For two years eight-year-old Sienna Santiago and her family were exposed to very high levels of mould exposure. The mould was evident in the furniture and on the walls in their police housing home in the Northern Territory.
Sienna’s father, former NT police officer, Stephen Thomson told the media that he repeatedly reported the mould exposure to police management but nothing was done.
The family lived in the house, located in Pirlangimpi on the Tiwi Island, for two years, while Stephen was serving on the island.
The house was supplied by the police force as part of the contract but it was not in suitable living conditions. For two years the family requested something be done about the mould exposure, as did the remote sergeant on the island.
It wasn’t until Sienna was hospitalised that the police conducted a report and found “very high levels of mould exposure” throughout the house.
However, by then it was too late for Sienna, who spent 11 days in ICU, five weeks at Royal Darwin Hospital and months in rehab.
Reports suggest that she came down with a serious throat infection due to the repeated mould exposure.
Those disabilities are possibly going to be life-long,” Thompson told 9News over Zoom.
The house is now restricted and people who enter should be wearing PPE. Police officer turned politician Mark Turner, said this isn’t the first time something like this has happened of mould exposure.
The more this unravels, it wasn’t just Steven and his family, it went on before as well,” the Member for Blain told 9News.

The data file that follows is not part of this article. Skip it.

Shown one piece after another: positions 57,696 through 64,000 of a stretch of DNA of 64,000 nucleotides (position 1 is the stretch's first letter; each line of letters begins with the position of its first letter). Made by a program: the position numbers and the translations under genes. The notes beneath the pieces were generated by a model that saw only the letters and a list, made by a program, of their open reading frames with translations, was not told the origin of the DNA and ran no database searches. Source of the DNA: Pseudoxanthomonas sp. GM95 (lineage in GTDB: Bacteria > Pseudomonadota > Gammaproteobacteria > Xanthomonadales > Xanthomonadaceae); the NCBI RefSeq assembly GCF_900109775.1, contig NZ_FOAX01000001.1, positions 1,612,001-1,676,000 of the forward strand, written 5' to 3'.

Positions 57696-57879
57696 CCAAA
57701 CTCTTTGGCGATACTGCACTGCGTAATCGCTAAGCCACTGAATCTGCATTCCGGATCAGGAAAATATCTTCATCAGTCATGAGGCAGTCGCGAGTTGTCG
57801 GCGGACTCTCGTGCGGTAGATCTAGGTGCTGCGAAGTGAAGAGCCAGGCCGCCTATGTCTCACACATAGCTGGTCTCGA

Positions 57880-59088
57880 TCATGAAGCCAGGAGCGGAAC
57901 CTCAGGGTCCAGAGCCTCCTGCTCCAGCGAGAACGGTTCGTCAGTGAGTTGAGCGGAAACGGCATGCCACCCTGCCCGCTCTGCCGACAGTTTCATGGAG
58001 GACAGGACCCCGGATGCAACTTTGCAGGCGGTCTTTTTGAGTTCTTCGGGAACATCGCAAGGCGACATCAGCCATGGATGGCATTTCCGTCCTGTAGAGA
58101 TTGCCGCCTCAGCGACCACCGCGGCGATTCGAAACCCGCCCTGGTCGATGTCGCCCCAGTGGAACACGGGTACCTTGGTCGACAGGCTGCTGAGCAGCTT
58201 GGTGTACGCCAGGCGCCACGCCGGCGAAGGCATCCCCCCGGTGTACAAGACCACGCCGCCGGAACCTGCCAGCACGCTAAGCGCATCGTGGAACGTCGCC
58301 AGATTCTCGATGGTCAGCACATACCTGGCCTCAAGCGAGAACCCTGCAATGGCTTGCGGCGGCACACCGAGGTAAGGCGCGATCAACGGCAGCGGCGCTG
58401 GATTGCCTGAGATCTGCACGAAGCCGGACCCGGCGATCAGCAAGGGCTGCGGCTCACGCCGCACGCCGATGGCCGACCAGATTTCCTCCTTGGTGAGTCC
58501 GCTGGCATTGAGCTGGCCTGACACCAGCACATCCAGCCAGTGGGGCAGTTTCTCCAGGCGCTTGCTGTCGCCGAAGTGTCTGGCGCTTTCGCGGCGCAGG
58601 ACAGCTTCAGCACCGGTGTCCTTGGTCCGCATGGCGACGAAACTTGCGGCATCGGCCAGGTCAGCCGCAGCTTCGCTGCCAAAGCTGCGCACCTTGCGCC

“[Makes me] sick to my stomach and it’s more as a father, your job is to protect your children,” he said.
Sienna has not received any compensation from the NT Police and her dad states that they have yet to admit they have done anything wrong.
They’ve never admitted they failed us by ignoring our calls for help,” Thompson said.
In a statement, Worksafe said it was investigating after new information came to light alleging the issue of mould was reported to NT Police before the child was admitted to the hospital.
Mould exposure in bath toys and lunchboxes a concern
Sienna isn’t the first child to suffer from a serious mould-related illness. In 2020 we shared a story of a little boy who was squirted in the eye with the bath water. No big deal, right?
Except the bath water came out of a mouldy bath toy. The contaminated water caused a serious eye infection that, thankfully, he recovered from in hospital.
We also shared a story about a mum who discovered her children’s lunch boxes were riddled with mould, despite cleaning them regularly.
Being exposed to mould on a regular basis can clearly do some serious damage to our bodies.
Better Health Victoria reports mould exposure can trigger nasal congestion, sneezing, coughing, wheezing, respiratory infections and worsening asthma and allergic conditions. If you’ve been subjected to living with mould for a while and have noticed a change in your health, it would be a very good idea to visit your doctor for medical advice.
Unfortunately, mould comes with the territory for many homes, especially in humid areas. If you are renting, you will need to contact your landlord to discuss any mould problems.
We’ve got some great tips on getting rid of mould including the mould-busting superhero product that has been proven effective on even the harshest mould infestations.